Change styling for every second post in WordPress

Although WordPress posts usually share the same styling, that doesn’t mean you can’t change the way there are displayed on your homepage. We already showed how easy is to differently style only the first post in your blogroll, but if you’re going for a bigger change, that might not be enough for you.

Depending on what your site is all about, you might want to change the styling of every second post in the loop. Just like you might have styled tables so that every second row is shown in different color, you may also style posts in WordPress differently. Similarly, you can style posts for each author differently.

It doesn’t matter if you want to change the color of post background, change font size or simply indent every second post on the list, we’re about to you show a simple technique of styling your odd and even WordPress posts.

The following function will go through the list of posts found on your website and it will add a specific class to odd and even numbered posts. By doing so, every second post will get a class you can easily style with CSS.

Teach WordPress how to recognize every second post:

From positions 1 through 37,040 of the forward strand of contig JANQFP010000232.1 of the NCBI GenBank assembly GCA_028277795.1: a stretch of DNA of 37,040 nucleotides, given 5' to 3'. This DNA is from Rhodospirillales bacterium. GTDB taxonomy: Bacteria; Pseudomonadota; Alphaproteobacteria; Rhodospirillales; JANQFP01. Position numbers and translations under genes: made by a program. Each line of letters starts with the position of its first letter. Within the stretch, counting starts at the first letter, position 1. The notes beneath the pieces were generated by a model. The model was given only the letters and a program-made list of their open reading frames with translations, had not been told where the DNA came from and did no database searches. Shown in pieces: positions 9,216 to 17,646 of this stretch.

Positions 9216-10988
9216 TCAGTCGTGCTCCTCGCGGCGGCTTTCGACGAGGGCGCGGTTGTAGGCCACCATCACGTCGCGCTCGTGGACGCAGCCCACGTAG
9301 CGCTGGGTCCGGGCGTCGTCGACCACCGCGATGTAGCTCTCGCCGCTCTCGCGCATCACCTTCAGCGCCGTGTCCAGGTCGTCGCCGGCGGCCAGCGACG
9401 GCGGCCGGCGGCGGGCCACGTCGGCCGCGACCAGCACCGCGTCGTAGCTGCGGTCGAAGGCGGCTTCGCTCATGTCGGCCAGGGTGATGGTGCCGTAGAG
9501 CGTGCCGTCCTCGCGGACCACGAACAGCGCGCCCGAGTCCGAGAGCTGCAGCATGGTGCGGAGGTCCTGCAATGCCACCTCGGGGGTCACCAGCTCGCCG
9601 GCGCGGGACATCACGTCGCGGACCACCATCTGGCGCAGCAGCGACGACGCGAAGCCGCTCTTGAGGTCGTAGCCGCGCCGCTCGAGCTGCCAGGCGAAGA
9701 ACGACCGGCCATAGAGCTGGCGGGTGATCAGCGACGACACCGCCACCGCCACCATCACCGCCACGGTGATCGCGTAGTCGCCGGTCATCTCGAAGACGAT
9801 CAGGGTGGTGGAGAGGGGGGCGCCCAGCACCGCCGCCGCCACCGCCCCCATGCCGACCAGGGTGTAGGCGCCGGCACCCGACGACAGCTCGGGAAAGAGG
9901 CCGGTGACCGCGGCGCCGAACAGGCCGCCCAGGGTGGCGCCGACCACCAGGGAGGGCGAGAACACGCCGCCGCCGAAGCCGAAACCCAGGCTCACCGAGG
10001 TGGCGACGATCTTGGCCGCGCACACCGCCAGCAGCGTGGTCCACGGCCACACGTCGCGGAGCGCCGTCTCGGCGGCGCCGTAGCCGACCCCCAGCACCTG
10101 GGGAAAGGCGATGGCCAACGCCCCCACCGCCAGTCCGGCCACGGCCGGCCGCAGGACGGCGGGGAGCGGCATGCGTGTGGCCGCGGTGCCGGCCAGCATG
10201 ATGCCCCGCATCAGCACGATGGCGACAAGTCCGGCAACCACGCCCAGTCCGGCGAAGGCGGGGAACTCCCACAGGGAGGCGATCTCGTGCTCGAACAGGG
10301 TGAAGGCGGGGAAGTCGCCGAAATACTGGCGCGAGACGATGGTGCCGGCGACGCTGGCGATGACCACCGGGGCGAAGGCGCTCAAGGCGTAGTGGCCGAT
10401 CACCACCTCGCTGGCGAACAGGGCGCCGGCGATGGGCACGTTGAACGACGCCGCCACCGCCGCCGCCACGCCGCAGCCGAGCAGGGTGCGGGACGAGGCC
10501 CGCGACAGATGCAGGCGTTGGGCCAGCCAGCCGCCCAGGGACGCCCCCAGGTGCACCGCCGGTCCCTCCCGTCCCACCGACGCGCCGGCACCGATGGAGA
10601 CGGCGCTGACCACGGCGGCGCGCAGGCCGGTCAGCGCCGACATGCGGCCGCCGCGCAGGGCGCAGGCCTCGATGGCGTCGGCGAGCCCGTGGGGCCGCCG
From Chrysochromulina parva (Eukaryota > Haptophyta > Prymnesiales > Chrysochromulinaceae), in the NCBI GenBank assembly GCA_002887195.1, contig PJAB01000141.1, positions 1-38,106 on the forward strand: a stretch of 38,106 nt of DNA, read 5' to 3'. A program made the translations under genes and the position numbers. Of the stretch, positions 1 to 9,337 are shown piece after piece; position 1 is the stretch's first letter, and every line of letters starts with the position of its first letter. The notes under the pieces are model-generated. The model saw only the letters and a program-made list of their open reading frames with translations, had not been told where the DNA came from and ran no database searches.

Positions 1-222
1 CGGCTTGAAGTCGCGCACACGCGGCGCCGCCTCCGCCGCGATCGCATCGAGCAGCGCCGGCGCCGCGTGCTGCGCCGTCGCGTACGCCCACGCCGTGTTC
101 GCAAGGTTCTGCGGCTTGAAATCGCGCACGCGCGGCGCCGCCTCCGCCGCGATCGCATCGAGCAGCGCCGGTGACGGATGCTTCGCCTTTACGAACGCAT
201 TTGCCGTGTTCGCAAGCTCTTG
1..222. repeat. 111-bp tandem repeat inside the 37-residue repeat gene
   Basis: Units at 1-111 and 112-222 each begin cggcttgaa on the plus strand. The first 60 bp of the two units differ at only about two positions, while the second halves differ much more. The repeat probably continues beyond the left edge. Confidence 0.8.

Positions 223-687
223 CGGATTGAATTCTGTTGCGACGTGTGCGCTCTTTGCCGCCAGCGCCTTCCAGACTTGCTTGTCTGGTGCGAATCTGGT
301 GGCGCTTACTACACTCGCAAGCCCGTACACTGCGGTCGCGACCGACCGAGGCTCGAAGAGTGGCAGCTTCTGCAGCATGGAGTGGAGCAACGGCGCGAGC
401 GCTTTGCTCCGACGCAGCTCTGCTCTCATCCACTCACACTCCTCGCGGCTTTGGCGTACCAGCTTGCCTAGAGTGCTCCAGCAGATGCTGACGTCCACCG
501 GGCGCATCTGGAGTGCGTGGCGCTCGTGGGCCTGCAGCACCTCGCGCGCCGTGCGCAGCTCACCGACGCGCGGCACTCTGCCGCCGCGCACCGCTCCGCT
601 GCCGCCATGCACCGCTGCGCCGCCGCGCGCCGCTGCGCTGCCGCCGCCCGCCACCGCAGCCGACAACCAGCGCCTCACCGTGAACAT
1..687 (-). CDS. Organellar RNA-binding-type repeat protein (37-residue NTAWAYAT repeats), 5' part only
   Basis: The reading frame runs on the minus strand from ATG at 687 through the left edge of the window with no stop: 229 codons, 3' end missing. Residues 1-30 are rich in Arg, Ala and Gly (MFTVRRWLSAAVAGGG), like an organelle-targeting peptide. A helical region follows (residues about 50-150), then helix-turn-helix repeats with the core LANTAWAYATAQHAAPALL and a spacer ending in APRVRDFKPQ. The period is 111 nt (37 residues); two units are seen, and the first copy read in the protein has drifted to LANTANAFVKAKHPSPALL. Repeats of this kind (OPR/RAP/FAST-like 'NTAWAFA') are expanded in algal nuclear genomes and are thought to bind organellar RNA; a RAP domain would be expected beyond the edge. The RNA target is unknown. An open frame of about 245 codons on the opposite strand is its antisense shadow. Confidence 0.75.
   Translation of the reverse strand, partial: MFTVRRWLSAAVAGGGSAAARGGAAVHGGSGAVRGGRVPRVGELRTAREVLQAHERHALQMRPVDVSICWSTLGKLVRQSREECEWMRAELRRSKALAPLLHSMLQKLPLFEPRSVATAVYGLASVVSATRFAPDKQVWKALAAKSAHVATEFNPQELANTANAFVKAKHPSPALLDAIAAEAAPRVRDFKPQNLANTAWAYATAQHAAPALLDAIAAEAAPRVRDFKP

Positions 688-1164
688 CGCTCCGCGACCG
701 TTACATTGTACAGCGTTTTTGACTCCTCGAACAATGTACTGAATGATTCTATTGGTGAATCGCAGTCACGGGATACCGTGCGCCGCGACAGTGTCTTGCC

1. Open functions.php
  2. Copy and paste the following:
  3. function style_every_second_post ( $classes ) {
    global $current_class;
    $classes[] = $current_class;
    $current_class = ( $current_class == 'odd' ) ? 'even' : 'odd';
    return $classes;
    add_filter ( 'post_class' , 'style_every_second_post' );
    global $current_class;
    $current_class = 'odd';
  4. Save changes

WordPress has just learned how to add a class to different posts, but your work isn’t done. While the function is already doing its job, you still need to define classes which are added to each and every post in the loop. Unless your theme is already using .odd and .even classes, you will have to style ones separately (in case it is, simply change names of classes in the code shown above).

Style every second post differently:

  1. Open style.css file
  2. Add any styling you want. For example:
  3. .odd {
    color: red;
    .even {
    color: blue;
  4. Save changes
  5. Open your homepage or blogroll to see the changes

If you have used the same style from above, your posts should have text painted in red and blue. Since this was just an example and this would obviously hurt everyone’s eyes, it is up to you to come up with the best style for your website. You don’t even have to change both stylings; it is enough to change one of those to see the difference on your display.

Now that your posts are ordered by their styling, show us your work in comments and let us know why you made the change.

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